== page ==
By Julie A. Caucino, DO
Does your child complain of not being able to catch their breath when they come off the soccer field or basketball court?
Do they wheeze after playing with the family pet?
Do they cough incessantly after being outside in the cold?
These are signs that could indicate your child is one of the millions in the United States who suffer from asthma, a chronic respiratory condition that can leave children struggling to breathe.
If you suspect your child has asthma, see your pediatrician or an allergy and asthma specialist for an evaluation, treatment, and to create an asthma action plan to prevent and manage flare-ups.
Common in Childhood
Asthma is an inflammation and narrowing of the airways, often producing excess mucus that makes breathing difficult.
Asthma is common in childhood, according to the American Academy of Pediatrics, which estimates 10% to 15% of grade school children in the United States have or have had the condition.
Although it is uncertain why some children develop asthma, studies have identified certain predictors of the disease including:
• Inhalant, food, and skin allergies such as eczema.
• Family history of allergies or asthma.
• Prenatal or postnatal exposure to cigarette smoke.
• Living in an area with high air pollution.
• Possibly obesity.
Wheezing is Not the Only Symptom
While wheezing is commonly associated with asthma, you do not have to wheeze to have asthma. Other signs and symptoms, which may occur intermittently, can include:
• A persistent cough that worsens with colds, or lasts longer than normal after cold symptoms resolve.
• Coughing or shortness of breath causing a child to awaken during sleep or early morning hours.
• Rapid breathing.
• Shortness of breath and/or chest tightness with exercise.
• Not wanting to participate in sports, dance, or other physical activities.
• Younger children may complain their chest “hurts” or feels “funny.”
• The feeling of not being able to take a deep breath.
According to the American Academy of Allergy, Asthma and Immunology, asthma flareups are most often triggered by allergens and colds. Common allergens include:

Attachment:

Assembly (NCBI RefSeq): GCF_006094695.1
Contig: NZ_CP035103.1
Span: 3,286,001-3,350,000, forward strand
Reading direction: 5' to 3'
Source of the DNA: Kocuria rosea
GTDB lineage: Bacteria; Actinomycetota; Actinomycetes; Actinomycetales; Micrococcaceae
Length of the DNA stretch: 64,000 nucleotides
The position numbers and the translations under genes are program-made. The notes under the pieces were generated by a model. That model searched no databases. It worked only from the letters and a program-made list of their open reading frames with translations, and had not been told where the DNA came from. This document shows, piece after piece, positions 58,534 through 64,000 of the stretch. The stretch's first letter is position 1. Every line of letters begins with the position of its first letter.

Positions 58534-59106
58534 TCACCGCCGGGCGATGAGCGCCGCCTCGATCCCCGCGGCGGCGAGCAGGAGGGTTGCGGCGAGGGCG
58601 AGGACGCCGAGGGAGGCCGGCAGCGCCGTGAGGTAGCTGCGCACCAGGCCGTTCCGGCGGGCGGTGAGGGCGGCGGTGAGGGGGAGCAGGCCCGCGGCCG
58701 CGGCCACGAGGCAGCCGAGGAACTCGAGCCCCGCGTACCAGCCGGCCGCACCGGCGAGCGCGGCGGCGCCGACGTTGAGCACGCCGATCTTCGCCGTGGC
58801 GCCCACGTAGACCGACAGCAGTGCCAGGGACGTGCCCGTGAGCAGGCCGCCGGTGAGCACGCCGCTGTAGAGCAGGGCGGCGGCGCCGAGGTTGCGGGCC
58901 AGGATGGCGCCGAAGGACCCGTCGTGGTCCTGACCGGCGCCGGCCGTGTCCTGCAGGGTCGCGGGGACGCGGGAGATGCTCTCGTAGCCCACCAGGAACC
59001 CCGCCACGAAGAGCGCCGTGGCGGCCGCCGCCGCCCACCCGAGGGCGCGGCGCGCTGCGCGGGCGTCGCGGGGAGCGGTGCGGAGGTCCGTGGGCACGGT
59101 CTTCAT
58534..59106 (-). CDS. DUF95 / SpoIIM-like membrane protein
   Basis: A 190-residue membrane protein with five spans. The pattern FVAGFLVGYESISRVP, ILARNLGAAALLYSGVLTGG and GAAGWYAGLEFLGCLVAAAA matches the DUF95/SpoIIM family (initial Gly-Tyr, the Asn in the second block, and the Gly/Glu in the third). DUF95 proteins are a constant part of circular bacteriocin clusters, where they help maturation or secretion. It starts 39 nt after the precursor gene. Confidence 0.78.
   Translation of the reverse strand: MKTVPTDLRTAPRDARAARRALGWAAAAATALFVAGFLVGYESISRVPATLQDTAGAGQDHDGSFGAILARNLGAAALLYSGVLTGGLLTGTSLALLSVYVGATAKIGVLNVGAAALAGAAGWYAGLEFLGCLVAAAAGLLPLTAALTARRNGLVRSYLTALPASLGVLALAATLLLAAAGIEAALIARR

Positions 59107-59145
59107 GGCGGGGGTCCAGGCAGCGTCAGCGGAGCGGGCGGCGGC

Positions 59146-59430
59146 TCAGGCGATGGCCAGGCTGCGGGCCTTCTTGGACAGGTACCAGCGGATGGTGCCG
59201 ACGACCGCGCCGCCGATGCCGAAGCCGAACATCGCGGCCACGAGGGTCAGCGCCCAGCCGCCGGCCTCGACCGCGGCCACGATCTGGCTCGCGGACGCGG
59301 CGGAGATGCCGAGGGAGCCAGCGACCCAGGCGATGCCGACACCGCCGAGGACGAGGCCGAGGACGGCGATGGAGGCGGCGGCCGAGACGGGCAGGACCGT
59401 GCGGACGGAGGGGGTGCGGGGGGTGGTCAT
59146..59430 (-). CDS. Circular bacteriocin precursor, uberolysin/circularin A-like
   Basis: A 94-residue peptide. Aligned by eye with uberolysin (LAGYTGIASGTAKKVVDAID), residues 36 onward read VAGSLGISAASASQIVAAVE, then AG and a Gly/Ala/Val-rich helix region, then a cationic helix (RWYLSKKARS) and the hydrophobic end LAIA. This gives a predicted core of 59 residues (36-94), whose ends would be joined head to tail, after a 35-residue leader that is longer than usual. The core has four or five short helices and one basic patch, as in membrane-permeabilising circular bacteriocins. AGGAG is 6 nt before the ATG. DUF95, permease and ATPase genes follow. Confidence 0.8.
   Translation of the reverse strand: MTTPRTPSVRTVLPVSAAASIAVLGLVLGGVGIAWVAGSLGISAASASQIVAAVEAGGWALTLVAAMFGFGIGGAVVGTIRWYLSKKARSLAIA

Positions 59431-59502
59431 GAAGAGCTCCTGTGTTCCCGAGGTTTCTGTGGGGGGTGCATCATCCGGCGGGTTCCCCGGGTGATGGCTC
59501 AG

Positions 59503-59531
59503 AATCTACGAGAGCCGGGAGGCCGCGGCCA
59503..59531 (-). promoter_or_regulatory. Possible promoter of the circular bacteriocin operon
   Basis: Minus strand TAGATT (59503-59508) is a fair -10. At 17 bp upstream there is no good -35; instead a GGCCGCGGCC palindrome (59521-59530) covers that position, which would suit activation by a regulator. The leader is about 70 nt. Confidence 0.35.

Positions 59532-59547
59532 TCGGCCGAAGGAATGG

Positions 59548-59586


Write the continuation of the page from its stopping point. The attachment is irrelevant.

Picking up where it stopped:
• Dust and dust mites
• Pet dander
• Cockroaches and rodents
Non-allergic triggers such as cold air, secondhand smoke, temperature changes, exercise, and air pollution can also trigger asthma symptoms.
Diagnosis and Treatment
When diagnosing asthma, a detailed history is critical. Asthma in children can sometimes be difficult to diagnose, especially at younger ages. Your doctor may ask to describe the symptoms and when and where they occur.
Do you notice any patterns? For instance, do symptoms flare-up after visiting a friend’s house where there is a dog or cat? Do they occur almost every time the child has a cold? Or do they occur after running around outside?
Identifying what triggers symptoms is one of the most important steps toward an accurate diagnosis and treatment plan.
Additionally, allergy testing, or depending on the age of your child, a lung function test may be recommended to manage your child’s asthma.
Treatment of asthma involves medications, education, and environmental control. Asthma medications generally focus on long-term management to control the condition and prevent flare-ups as well as quick-relief treatment to rapidly reduce symptoms when they occur.
Controller medications, most commonly low-dose inhaled steroids, are generally used daily to stop asthma flare-ups before they occur. The asthma management guidelines for children from the National Institutes of Health recommend that children who have symptoms more than twice a week or who wake up more than twice a month because of their symptoms use controller medication.
Controller medications might also be recommended during certain times of the year or in certain situations that are known to trigger your child’s asthma symptoms, such as during spring allergy season or when your child is getting a cold.
Quick relief medications, such as albuterol, are taken for short-term relief and work quickly to open up the airways and restore normal breathing.
Asthma Action Plan
If your child is diagnosed with asthma, it is important to work with your doctor to develop a written asthma action plan to help manage the condition. In general, the plan should include:
• Treatment information, such as what medicines to take and when.
• A list of possible triggers.
• Early symptoms and how to address them.
• How to initially handle an asthma attack.
• When to call the doctor or go to the emergency room.
The American Academy of Pediatrics and The American Academy of Allergy Asthma and Immunology note that all the people who care for your child should have a copy of their asthma action plan.
In most cases, you can manage your child’s asthma at home in consultation with your doctor. However, if your child’s symptoms are severe or worsening or medication is not working, seek emergency care immediately.
While childhood asthma can be a serious medical condition, by identifying triggers, seeking treatment, and taking action, you and your child will be able to breathe easier.
To find a physician affiliated with Penn Medicine Princeton Health, call 888-742-7496, or visit www.princetonhcs.org.
Julie A. Caucino, DO, is board certified in allergy and immunology and is a member of the Medical Staff at Penn Medicine Princeton Health.